Luis Guillermo Solís, ex-president of Costa Rica, said that November 3th is declared as the National Day of Biosphere Reserves, recognising the determining role of territories that conserve biodiversity and the use of natural resources.
The decree was signed in San Gerardo de Dota (Savegre area) by Luis Guillermo Solis and the minister of the environment. This decree also includes explicit provisions that establish an organizational structure for managing all areas involved in the program, places that fall into the family, environmental organizations, productive sectors, and other participants.
“Biosphere Reserves play a crucial role in generating opportunities for productive development, biodiversity sustainability, water resources and the adaptation of communities to climate change, so it is important that we organize our efforts and work for Improve its management through possible alliances between different local sectors and international sectors, “
President Luis Guillermo Solis.
The areas contribute to the international category of conservation established by UNESCO, which considers the people and their community a fundamental element of the country’s sustainable development.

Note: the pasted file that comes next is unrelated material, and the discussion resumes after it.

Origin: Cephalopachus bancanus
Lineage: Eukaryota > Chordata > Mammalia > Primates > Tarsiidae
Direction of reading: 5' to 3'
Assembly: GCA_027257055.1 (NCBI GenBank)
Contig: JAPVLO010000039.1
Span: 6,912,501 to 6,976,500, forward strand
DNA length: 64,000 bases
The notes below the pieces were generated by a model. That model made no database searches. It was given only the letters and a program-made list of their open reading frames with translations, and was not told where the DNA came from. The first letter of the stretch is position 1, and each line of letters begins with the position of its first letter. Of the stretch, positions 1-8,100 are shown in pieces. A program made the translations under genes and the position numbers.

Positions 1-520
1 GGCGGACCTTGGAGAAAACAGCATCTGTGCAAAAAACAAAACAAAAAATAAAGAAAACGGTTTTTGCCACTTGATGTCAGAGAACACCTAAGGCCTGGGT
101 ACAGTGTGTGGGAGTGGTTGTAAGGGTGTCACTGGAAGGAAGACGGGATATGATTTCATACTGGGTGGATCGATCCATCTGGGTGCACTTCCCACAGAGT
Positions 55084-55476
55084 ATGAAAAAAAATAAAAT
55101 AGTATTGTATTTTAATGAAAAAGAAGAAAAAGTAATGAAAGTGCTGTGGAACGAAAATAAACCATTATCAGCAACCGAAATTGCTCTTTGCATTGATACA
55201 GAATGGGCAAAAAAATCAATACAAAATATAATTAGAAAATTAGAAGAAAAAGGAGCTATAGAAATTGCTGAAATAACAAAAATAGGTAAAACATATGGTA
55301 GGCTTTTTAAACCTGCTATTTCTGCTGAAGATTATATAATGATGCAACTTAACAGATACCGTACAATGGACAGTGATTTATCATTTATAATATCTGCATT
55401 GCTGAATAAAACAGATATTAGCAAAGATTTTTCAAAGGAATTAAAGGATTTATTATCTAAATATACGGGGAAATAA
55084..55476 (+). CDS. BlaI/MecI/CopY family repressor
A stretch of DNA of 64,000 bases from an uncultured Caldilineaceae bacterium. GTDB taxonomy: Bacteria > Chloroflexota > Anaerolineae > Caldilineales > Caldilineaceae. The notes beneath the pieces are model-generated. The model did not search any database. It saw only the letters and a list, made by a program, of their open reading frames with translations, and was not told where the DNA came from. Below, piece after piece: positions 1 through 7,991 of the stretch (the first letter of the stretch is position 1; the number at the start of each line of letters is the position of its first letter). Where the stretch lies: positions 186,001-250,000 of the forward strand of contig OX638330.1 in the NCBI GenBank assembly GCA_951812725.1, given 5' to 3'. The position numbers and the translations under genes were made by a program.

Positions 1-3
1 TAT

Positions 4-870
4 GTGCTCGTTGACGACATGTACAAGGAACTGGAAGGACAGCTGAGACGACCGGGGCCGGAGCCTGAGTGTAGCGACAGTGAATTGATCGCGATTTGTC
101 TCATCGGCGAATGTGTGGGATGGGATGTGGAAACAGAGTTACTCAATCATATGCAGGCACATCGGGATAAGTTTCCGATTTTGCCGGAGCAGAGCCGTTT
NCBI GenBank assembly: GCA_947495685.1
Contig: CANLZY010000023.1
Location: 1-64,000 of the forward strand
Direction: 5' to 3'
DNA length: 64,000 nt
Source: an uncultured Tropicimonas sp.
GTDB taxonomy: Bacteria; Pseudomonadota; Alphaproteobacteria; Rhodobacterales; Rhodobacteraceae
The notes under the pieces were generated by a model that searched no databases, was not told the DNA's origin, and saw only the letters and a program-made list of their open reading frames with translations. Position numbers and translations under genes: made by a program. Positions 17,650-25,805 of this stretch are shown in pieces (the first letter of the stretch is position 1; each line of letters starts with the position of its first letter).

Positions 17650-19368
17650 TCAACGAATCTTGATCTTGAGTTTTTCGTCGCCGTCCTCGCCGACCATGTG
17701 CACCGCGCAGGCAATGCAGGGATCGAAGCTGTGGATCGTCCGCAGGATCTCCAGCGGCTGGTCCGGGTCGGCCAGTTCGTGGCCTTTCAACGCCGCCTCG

Costa Rica has four biosphere reserves; La Amistad – Talamanca, the central volcanic mountain range, Agua y Paz, and Savegre, which was recently designated.
From now on, communities are organized to create local committees for the Biosphere Reserve; together with the national committee on humans and the Biosphere, and a person assigned by the Ministry of the Environment Committee, will manage the resources properly..
- La Amistad-Talamanca Biosphere Reserve – was designated by UNESCO in 1983 and covered 612,750 hectares. These areas are inhabited by four different Indian tribes and include rainforests and cloud forests.
- The Central Volcanic Cordillera – a biosphere reserve since 1988 – comprises 650,918 hectares, including Braulio Carrillo National Park, Irazu Volcano and Turrialba Volcano.
- Agua y Paz – includes 916,119 hectares including the Juan Castro Blanco National Park, Caño Negro Refuge, four biological corridors and the indigenous community Maleku.
- Savegre River – named on June 14, covers 312,914 hectares including four counties: Dota, Tarrazu, Perez Zeledon, and Aguirre; Seven protected wildlife areas and three biological corridors.